43 weeks ago
43 weeks ago Link To Comment
Even if people today diagnosed with Asperger's would not have been given a diagnosis fifty years ago, there something going on there that is real. There is a reason most of these people find it tremendously difficult to get dates even though many of them want very much to do so. It is not for something imaginary that women reject their expressions of interest.
44 weeks ago
44 weeks ago Link To Comment
In part, yes. But there is massive overdiagnosis going on.
Every few years there's a new "hype disease" and suddenly everyone has it.

10 years ago it was ADHD, now it's Aspergers and Autism. When I was a kid it was Pfeifer's disease.
And in a few years time it'll be something else again.

All have in common that they're covered by a very wide range of seemingly unrelated symptoms, each of which on their own doesn't indicate the disease but is pushed by special interest groups as "if you have X you could have it, go see your doctor" in media campaigns, people visit doctors with mild symptoms that in extreme cases can be an indicator, then make the diagnosis the person wanted to hear and prescribe them some meds (often even placebos) to keep them happy.
Patient happy, doctor that much richer.

Now, with the ADHD thing we see a new factor, the medical industry actually spreading the hype in order to sell more drugs, real drugs, which are effectively strong narcotics that, were you to buy them on a street corner from a pusher, would land you in prison.

And that's where we are now, industry, special interest groups, and government agencies desperate for sales, subsidies, and "making numbers" pushing for ever more diagnoses for ever more vague conditions, to the point where the actual sufferers of the conditions involved get left out and disbelieved when they mention their disease because of all the (usually unknowing) imposters.
44 weeks ago
44 weeks ago Link To Comment
Diseases that have no objective tests to distinguish them from normality have a tendency to spread like fungus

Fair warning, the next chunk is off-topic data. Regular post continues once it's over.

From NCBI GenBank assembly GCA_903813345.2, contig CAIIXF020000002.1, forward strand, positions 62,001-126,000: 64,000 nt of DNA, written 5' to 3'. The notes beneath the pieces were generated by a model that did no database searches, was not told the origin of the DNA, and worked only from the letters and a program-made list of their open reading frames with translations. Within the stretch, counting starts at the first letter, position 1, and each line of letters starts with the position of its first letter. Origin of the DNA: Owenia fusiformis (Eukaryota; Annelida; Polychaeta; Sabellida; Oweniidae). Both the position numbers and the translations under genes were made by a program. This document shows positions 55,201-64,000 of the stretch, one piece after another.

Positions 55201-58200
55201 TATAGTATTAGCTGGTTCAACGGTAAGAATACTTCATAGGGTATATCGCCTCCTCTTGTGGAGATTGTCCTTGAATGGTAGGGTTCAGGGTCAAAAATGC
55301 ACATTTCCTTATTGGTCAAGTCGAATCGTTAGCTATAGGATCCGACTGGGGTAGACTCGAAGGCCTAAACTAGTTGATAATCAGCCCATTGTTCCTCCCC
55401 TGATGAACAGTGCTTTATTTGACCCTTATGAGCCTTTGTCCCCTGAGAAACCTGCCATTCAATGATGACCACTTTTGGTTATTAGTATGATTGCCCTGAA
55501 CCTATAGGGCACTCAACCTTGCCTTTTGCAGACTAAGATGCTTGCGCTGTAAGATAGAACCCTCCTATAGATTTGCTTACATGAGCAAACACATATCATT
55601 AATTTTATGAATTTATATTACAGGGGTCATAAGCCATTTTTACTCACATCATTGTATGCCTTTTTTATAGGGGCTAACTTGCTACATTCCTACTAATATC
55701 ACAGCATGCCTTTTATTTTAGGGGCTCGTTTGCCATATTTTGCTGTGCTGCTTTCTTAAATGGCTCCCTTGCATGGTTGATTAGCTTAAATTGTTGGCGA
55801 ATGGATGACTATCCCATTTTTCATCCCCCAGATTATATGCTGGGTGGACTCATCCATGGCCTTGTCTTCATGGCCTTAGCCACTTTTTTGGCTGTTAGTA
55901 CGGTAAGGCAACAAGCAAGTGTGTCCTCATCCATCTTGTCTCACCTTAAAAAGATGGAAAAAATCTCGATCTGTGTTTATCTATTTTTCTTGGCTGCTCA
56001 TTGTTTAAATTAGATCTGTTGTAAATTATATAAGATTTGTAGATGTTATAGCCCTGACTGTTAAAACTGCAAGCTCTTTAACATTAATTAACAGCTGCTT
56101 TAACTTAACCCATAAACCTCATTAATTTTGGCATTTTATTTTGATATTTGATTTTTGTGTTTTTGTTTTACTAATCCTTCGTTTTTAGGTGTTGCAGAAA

Like all psychiatric disorders?

This is like a witchfinder general suddenly announcing that there is no such thing as witches.

Where is the mea culpa?
44 weeks ago
44 weeks ago Link To Comment
Ritalin (methylphenidate) has been described as "cocaine for kids". About 90% of Ritalin prescriptions written IN THE WORLD are written in North America. (The rest of the world is ok ?)

So you've got an antsy kid, and you slap him on a drug when there is no physiological evidence of an underlying neurological disorder, although "they" have been trying for decades to find one.

But YOU feel better because antsiness has been named and your kid now has a label.

Criminal.
44 weeks ago
44 weeks ago Link To Comment
More often it's the teachers that slap on the diagnosis. Drugging is much easier than discipline, and in today's climate, much less likely to land you in jail.

44 weeks ago
44 weeks ago Link To Comment
"Yet the state of melancholia undoubtedly exists, as anyone who has seen a case will attest."

Wouldn't that be *malignant* melancholia?
44 weeks ago
44 weeks ago Link To Comment
I noticed over the last decade or so, especially at work, that everyone (mostly if not exclusively women) who doesn't want to put in an 8 hour day suddenly has fibromyalgia. I'm not saying it doesn't exist but why the sudden epidemic?
44 weeks ago
44 weeks ago Link To Comment
One pharmacist who blogs calls the disease "fatsomyalgia" because its purported victims happen to be predominantly very heavy women. He also notes that the "inventor" of the disease has backtracked on whether it really exists.

It appears that many of those seeking a "fibromyalgia" diagnosis are looking for narcotic painkillers or for excuses not to work and receive disability. I found it revealing that my doctor, whom I regard as pretty savvy, says she does not treat it because she doubts it exists. And she noted with horror the example of an 18–year-old woman, the daughter of someone she knew, who was on meds for it! At 18!